Research seems to gang up on the modality, but take a pause

Dan Anderson
Dan Anderson

MRI has been thrashed about quite a bit in the last couple of months.

A study from the Mayo Clinic found that within their facility, a growing number of women opted for mastectomy rather than a lumpectomy. In data presented at the American Society of Clinical Oncology meeting last month, physicians at Mayo tracked more than 5,000 surgery patients from 1997 to 2006. The percentage of patients who opted for mastectomy was nearly identical in 1997 and 2006—44% and 43%, respectively—but was as low as 30% in 2003. More than half of the mastectomy patients had an MRI before making their decision. Just 41% who had not undergone MRI opted for total breast removal.

The good news is that these patients using MRI were able to rely on a modality that can detect much smaller tumors much earlier. But MRI also can present false positives, which could lead some women to choose an unnecessary mastectomy.

“What we don’t know from this study is whether the higher rate of mastectomy observed in our patients undergoing MRI is related to the detection of additional disease, or whether the uncertainty raised by MRI leads to greater anxiety for the patient and physician, thus leading patients and physicians to choose mastectomy over lumpectomy,” said Matthew Goetz, MD, assistant professor of oncology at Mayo, and principal author of the study.

Then comes the study from the IMV group, a market research company that specializes in medical imaging markets. Its census of MRI sites in the United States showed an annualized 3% increase. Why is that bad news? Well, from 1999 to 2003, the annual growth was 15%.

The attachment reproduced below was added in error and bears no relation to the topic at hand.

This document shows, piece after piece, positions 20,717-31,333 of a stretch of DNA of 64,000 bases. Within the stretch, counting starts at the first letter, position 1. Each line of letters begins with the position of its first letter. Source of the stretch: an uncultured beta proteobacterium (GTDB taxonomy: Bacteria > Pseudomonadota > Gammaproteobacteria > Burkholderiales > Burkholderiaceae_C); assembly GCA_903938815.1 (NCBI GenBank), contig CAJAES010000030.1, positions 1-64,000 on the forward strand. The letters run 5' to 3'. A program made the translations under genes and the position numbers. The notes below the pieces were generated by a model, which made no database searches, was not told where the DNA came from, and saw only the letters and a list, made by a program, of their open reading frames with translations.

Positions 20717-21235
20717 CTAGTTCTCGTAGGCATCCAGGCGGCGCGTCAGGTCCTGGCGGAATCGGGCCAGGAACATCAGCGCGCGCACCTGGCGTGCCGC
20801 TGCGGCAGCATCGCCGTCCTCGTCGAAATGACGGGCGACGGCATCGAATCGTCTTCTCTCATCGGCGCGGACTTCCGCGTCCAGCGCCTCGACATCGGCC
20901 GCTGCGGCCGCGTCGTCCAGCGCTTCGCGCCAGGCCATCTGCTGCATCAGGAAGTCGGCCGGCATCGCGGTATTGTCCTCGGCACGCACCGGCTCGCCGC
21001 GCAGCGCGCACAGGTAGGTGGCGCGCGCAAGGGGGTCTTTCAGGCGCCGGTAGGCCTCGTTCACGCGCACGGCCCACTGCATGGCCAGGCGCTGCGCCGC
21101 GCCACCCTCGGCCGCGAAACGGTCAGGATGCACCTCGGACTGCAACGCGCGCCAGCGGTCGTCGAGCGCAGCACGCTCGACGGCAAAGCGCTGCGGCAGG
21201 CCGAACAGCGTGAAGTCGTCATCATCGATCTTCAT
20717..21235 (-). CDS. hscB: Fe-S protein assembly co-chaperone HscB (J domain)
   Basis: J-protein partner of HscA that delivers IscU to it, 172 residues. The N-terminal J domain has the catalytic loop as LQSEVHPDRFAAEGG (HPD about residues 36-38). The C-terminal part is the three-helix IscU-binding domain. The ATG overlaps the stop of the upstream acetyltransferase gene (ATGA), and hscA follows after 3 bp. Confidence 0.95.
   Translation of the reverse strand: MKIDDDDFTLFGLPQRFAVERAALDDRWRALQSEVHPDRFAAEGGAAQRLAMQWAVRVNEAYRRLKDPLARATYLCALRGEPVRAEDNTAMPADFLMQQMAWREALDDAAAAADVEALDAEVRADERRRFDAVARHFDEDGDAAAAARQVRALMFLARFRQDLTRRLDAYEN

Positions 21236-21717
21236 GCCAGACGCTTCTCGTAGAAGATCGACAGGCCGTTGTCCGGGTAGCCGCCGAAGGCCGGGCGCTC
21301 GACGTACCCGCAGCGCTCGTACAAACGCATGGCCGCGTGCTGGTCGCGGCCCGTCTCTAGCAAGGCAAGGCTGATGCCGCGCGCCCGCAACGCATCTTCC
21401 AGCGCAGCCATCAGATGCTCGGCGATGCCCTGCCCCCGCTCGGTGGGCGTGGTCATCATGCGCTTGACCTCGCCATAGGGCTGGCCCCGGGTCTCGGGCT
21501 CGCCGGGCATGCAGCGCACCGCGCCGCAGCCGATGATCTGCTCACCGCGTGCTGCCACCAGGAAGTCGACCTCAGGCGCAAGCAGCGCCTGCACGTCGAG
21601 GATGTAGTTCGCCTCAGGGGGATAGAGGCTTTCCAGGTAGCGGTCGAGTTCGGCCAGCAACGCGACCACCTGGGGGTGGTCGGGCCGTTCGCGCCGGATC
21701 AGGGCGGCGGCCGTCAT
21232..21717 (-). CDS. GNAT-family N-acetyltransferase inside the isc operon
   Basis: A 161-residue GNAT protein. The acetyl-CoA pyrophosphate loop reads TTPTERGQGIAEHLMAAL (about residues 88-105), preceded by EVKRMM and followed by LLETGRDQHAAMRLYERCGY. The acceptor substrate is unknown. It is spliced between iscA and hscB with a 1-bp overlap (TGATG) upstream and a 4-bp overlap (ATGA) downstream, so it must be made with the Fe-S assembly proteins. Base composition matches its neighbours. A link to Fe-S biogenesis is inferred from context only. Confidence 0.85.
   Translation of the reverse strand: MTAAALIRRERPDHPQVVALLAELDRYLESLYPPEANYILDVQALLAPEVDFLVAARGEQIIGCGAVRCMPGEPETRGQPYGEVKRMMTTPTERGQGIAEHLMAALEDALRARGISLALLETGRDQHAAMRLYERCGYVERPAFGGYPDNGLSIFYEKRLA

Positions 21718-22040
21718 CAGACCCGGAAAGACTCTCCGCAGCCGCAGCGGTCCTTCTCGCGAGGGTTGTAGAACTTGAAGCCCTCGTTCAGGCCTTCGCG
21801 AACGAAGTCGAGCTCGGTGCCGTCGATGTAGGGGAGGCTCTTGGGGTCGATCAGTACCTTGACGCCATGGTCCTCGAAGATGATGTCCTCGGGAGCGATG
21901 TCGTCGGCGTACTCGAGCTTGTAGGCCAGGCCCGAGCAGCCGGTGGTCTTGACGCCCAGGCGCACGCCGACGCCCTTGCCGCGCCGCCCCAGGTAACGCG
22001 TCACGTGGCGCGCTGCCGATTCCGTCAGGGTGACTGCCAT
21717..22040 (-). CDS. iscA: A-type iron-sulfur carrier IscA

One reason for part of that slowdown may simply be that the marketplace is saturated. Nearly 7,200 sites performed 27.5 million procedures last year. But IMV notes a couple of specific areas in which the Deficit Reduction Act has shown its ugly head. With reimbursements down, so too are orders for MRIs. Large facilities are making do with one piece of equipment instead of two or more. But the news that struck me the most is that imaging suites are waiting longer to replace their MRIs.

All of the vendors offer service for their machines, so I’m not suggesting that there’s an inherent risk to patients with this trend. But imaging is an area that is rapidly changing; if hospitals and imaging centers are taking longer to install newer equipment, patients are missing out on some of the benefits these newer offerings, such as 3T, provide.

What’s called for in each of these studies is prudence. Let’s find out what’s behind the number of mastectomies at Mayo. Are similar results found at other hospitals? Do the results of an MRI truly affect a patient’s decision? How about other areas of care: If an MRI can help treatment earlier or better, why not use it? And since there seems to be no end in sight to the government’s giveth-and-taketh-away approach to medical reimbursements, why let that stall purchasing new or updated equipment?

All that’s at stake here is people’s lives.

Dan Anderson
Editorial Director